By Zach Van Houten
I have been absent for a while now on social media. I deactivated my Facebook account and cut ties with a few different groups due to a growing feeling of claustrophobia and self-consciousness. Election cycles tend to do that to me. I feel more hesitant than ever to share my thoughts and feelings when I know tensions are high.
During this hiatus, I have spent time digging into my inner world, and uncovering wounds and neuroses that are difficult to see when actively engaging in social life. The smaller my world, the better, at times. That is at least one way I find solace.
I can’t say I am at peace, but I do have more clarity than I have had in a while. It has been easier to see patterns of self-deception and self-aggrandizement when offline. These two tend to occur when I want purpose and meaning in life, and feel I have to create it. Christianity in particular has left a void in my life that is hard to explain.
I didn’t just grow up in the church. It was my social life, and my home life. My experience of being homeschooled in a evangelical family meant that I ate, slept and breathed my religion. I wanted to be a pastor, and/or worship leader. I wanted to save souls. I studied the Bible and prayed daily. It wasn’t just a part of my life, it was central to it.
So when I broke ties with the church I tried to act as if I had moved on to something better. It is true that I had moved on to something more authentic for where I was at, but not necessarily more grounding or comforting.
The comfort of the church had begun to wear off before I left. It wasn’t all roses. I had been privately suffering from intense loneliness, insecurity, and depression. This made it hard for me to ever sink fully into grace. Although when I had, it had been a wonderful and liberating experience.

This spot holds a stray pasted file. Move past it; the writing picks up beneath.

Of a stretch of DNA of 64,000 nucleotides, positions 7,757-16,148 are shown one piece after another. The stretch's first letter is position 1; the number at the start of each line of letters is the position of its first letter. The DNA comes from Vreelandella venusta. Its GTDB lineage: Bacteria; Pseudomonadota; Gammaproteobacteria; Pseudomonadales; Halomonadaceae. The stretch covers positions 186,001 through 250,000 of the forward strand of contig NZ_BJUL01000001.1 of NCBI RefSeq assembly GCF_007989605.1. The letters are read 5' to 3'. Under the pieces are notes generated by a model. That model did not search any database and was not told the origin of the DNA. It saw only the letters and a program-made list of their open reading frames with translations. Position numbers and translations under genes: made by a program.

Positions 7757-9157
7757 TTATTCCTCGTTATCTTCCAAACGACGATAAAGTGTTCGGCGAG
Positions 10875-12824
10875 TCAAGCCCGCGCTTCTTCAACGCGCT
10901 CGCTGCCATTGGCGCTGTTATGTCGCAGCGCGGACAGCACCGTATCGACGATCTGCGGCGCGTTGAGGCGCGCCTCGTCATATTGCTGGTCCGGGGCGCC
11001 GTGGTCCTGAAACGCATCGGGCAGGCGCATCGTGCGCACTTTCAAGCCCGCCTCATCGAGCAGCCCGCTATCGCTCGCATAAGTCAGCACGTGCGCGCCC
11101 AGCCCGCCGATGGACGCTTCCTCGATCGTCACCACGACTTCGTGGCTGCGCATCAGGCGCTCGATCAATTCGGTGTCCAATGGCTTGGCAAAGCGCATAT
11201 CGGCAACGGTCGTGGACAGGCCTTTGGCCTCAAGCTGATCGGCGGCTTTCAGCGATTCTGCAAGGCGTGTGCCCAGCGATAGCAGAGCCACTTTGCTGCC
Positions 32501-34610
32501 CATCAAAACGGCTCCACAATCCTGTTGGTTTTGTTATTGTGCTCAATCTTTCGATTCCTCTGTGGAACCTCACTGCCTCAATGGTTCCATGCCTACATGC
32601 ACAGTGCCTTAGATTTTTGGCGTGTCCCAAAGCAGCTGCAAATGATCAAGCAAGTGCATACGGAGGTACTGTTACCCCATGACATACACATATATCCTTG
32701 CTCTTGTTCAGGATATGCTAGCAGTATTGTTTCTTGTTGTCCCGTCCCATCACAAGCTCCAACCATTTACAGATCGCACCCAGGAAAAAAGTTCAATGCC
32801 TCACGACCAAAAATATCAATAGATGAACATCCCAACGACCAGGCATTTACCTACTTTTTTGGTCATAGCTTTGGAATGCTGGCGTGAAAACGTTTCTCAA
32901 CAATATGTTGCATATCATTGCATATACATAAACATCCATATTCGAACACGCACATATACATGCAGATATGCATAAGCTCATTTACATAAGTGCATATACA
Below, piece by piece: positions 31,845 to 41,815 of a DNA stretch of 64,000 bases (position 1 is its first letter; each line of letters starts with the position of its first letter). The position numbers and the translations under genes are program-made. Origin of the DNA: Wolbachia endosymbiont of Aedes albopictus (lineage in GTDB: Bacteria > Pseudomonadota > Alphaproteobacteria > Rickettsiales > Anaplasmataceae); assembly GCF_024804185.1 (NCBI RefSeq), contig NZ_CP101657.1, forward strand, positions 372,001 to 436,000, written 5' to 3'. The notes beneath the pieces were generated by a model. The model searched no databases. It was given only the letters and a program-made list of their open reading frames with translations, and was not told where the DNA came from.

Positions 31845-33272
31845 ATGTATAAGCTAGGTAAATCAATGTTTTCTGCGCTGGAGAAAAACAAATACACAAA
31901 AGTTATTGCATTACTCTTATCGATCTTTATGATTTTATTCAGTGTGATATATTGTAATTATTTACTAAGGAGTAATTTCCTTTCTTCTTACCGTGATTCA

The parable of the prodigal son is a story that represents the heart of God for me. In the story the obedient son, while never leaving the Father’s side, did not experience the love of the Father in the same way the wayward one did. The reason being that the prodigal son knew his imperfection, while the obedient son who never left the Father was full of pride and was unforgiving to the son who had left.
Grace can grow in us as we experience our shadow selves, and find that we are more imperfect than we had imagined ourselves to be. In fact, being an individual is to be vastly imperfect, since we are by definition considering our small sense of self as if we were separate from the entire universe.
Being human carries a sense of constant inferiority and urge towards growth. While life teaches us to evolve, the desire to transcend ourselves cannot ever be accomplished by improving the separate self. It is only when we are liberated from this small egocentric view that we can have peace.
Christ teaches me to humble myself, and relate to the mystery in a way that allows me to be me, rather than feeling I have to carry myself up some mountain of purity. I can allow myself the space for failing and know that God can still use me anyway. In fact, opening to grace helps me to be more patient with the faults of others. We are all works-in-progress.
While the idea of God is not something everyone is comfortable with, I have found great solace in making peace with my old faith through prayer and seeking the true heart of the gospel.
Prayer for me is an act of humble opening to the mystery, and to the intelligence beyond myself. I can ask and trust, and in this simple gesture I feel more connected and attuned.
I don’t feel it needs to be much more complicated than that. Christ is an example of this simple trust and active spirituality. He inspires me to see that my life here is not in vain, and that I am meant to follow this path. I am still as much a Christ follower now as I ever was. All the twists and turns only deepen my relationship with Him, and help me to see the great mystery in new ways.
I think we need more authentic disciples of Christ in the world now than ever before. Not Bible thumping or tribal exclusivism, but real deep communion with the heart of the gospel. If we get in touch with that, what a difference it would make.
Thanks for reading.